Monday, April 6, 2015

Mbote from steamy Impfondo!

The Kitchen family spent two months with us here in Impfondo, and they were kind enough to share one of their newsletters on our blog.  Enjoy!

The Kitchen family:
Timothy and Jennifer Kitchen
Zachary, Joshua, and Olivia
Mbote from steamy Impfondo!

Tim gave me (Jennifer) the job of writing our email this week so spray up with sunscreen, grab your backpack, a liter of filtered water, granola, bug spray, your camera and let's get going!

Join us as we walk from our apartment through the tall grass to the hospital gate, avoiding the mud puddles full of reddish yellow clay that formed in the wake of last night's magnificent thunderstorm. As we cross the hospital compound you can see people spreading out their ponyas to dry in the morning sun, you can smell smoke from the burning of underbrush, fish and manioc leaves cooking behind the "cafeteria", and you hear the deafening noise of thousands of brilliant yellow weaver birds as they flutter and fly about with long strings of grass in their beaks and weave their nests.

We see Mama Sarah up ahead with her warm smile and safari hat, pulling through the gate in the Land Rover. Ladies, hike up your long skirts and hop up! As we squeeze onto the two benches facing each other in the back, along with the bidons of extra petrol and other assorted tools etc, you realize you will get to know everyone very well and very quickly! Mama Sarah offers a prayer for safety and a good day, looks carefully for pedestrians, bikes, carts, goats, sheep, children, and crazy motorcyclists then pulls onto the road.

We bounce along, for 30 minutes, swerving to avoid areas of the road that have washed away. Sarah pulls over at a hut and calls back to us," Do you have room for a few more?" "Sure!" we respond. We see a whole crowd of women and children come to the road and wonder who will be climbing in. Silly us, they are ALL climbing in! Scoot over, squeeze together, pass the children down on laps and breathe in! Finally, Sarah closes the doors and we count 29 of us! The air is pungent with unwashed bodies, little eyes stare at our white skin and little fingers run through our smooth hair and mamas are nursing hungry babies in the midst of it all. Finally, we arrive at our destination, an Aka (pygmie) church and we all pile out and exhale!

 Men and boys, to the benches on the right. Women, children and babies, to the benches on the left. Songs, beating drums, dancing, swaying, preaching in rapid-fire Lingala, flies buzzing, watching the banana trees sway in the breeze outside then seeing smoke and hearing the crackling of dry branches and seeing yellow flames engulf that same banana tree! God's spirit is present as we worship together with the pygmies in spite of all the cultural differences!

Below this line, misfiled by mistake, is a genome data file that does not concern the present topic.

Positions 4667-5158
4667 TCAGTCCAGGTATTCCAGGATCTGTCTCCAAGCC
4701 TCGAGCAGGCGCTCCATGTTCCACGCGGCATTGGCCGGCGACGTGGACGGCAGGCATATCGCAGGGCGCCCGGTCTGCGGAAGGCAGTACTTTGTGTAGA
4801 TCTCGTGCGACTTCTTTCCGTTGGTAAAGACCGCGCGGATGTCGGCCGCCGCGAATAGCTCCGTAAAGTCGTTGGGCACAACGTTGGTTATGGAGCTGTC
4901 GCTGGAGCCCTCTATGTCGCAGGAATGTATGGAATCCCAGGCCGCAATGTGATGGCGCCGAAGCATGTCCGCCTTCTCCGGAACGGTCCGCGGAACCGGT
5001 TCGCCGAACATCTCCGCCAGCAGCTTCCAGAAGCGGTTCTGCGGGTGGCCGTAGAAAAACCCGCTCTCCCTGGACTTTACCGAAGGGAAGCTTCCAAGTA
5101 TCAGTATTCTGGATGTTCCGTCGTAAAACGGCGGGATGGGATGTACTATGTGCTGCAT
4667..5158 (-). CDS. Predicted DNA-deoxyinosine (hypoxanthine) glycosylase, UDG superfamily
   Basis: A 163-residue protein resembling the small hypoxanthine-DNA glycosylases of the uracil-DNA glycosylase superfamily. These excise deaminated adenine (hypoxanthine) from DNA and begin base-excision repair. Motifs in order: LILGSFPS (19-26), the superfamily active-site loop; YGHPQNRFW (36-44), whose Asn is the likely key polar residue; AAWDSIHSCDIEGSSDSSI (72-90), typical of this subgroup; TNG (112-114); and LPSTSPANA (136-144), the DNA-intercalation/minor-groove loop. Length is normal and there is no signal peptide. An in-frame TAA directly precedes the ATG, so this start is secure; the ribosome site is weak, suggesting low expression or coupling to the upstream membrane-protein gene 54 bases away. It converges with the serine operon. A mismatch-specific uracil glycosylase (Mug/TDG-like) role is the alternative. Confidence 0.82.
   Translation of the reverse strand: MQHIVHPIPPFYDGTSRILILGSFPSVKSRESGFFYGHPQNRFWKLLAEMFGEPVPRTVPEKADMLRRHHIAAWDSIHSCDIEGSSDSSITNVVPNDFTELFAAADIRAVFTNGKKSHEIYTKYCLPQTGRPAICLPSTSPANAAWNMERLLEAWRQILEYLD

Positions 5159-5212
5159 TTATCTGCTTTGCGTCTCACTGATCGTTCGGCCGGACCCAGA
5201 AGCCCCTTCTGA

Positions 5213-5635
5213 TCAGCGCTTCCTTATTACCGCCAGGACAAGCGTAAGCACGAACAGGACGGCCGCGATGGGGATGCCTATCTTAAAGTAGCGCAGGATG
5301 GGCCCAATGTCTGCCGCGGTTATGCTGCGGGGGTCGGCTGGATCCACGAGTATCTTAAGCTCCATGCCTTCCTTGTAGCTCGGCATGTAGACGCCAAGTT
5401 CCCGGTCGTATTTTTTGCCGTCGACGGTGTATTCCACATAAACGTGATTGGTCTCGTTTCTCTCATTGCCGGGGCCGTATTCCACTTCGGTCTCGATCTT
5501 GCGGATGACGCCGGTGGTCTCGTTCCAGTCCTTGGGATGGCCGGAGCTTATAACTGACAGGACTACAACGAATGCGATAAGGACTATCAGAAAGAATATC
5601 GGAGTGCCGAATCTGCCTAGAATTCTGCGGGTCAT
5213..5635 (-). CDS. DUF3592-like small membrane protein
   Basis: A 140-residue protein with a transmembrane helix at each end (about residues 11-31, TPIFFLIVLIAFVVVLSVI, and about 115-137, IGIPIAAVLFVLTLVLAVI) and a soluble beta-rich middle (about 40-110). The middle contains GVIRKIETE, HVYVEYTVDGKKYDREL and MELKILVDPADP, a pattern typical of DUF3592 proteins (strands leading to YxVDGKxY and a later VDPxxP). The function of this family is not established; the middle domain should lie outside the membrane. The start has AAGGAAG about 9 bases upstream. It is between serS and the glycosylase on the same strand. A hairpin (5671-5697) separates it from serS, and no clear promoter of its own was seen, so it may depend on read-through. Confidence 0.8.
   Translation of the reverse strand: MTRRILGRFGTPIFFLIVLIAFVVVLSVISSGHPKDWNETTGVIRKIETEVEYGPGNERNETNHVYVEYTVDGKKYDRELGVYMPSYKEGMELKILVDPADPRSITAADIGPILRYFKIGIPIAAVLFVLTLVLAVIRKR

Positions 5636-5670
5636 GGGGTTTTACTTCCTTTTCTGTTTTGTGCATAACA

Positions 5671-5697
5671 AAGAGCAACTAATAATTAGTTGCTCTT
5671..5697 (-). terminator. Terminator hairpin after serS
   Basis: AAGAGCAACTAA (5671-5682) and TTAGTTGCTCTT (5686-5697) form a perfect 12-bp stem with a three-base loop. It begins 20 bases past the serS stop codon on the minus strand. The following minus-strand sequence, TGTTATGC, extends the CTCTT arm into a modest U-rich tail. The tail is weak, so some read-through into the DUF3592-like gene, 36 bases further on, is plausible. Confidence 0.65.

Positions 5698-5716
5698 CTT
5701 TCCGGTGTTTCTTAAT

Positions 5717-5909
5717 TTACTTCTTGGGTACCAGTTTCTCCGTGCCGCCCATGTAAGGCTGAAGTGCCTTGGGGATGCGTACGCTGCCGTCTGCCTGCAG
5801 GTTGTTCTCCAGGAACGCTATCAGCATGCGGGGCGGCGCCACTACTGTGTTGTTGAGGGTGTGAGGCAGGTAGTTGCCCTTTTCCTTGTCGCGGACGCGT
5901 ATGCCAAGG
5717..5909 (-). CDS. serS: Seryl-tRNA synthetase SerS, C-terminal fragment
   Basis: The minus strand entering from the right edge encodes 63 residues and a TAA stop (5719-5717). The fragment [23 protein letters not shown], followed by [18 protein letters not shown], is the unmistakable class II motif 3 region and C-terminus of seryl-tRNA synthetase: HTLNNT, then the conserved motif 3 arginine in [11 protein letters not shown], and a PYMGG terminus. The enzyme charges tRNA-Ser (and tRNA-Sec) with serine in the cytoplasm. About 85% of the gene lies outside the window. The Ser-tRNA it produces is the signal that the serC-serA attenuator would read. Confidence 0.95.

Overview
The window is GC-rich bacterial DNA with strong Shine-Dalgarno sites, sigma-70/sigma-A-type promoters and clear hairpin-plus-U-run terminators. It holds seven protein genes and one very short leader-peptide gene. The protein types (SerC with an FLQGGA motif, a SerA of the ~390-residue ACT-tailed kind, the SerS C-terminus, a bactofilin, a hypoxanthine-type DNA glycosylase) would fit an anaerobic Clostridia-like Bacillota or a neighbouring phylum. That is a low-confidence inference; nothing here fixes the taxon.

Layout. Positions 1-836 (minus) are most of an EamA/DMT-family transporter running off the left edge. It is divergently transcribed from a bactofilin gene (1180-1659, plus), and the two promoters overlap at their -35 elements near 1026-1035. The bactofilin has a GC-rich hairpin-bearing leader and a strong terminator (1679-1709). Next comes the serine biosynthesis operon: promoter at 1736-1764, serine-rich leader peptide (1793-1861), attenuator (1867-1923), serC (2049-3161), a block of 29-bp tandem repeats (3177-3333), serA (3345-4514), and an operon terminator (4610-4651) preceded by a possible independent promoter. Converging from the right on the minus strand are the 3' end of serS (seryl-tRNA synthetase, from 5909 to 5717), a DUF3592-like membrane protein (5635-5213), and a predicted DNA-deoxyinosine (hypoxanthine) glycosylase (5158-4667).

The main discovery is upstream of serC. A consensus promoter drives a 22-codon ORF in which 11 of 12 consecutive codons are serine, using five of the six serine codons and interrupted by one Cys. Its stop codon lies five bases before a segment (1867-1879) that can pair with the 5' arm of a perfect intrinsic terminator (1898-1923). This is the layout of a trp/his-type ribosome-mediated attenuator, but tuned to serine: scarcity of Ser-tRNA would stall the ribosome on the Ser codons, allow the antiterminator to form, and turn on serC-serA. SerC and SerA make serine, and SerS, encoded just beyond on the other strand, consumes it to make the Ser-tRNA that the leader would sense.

Three hours later, we all pile in again and drive the whole crowd back to their huts. We are invited to walk into the Rain Forest with these folks as our guides and jump at the opportunity! As we travel single file on a garden trail, through a cocoa tree grove, we have to pinch ourselves and say," This is NOT a National Geographic Documentary, this is real life!"

Look, one man cuts and opens a green cocoa pod with his machete and offers it to us. We take a slippery, white pod between our fingers, pop it in our mouths and enjoy the sour pulp. Up ahead, another man offers us some stalks of green sugarcane and we suck the sweet juices out as we walk along. Women pull bark or leaves from trees, bushes or small plants on the ground and we learn these are helpful for diarrhea, eye infections, cough and one even makes dogs more aggressive to accompany the men when they hunt!

As we enter a small clearing, the real fun begins! One man hacks off a section of vine and hands it to us to drink the water pouring out, another makes a vine swing, the women build a little shelter out of small trees and leaves and up above us an Aka is demonstrating how he climbs trees with a vine around his back/shoulders like Mulan. He weaves a basket, lines it with large leaves, gathers some fat sticks and lights them so they smoke and he pulls all of these things up with him to demonstrate gathering honey 30 feet above us. He swings and dangles and even has a mock battle with imaginary bees and we all laugh together.

Well, sadly it is time we begin our hike back to the road. A few more pictures and a few more hugs for the children and we motor off towards home. Your feet are tired, your back is sore, your covered with sweat but this day will remain in your memory as such a gift from God!

I hope you enjoyed a brief respite as you read this from the record breaking cold, icy winter weather there. Thank you again for helping us to be here at Pioneer Christian Hospital as you support us with your prayers!

With thankful hearts,
Jenn, Tim, Joshua and Olivia

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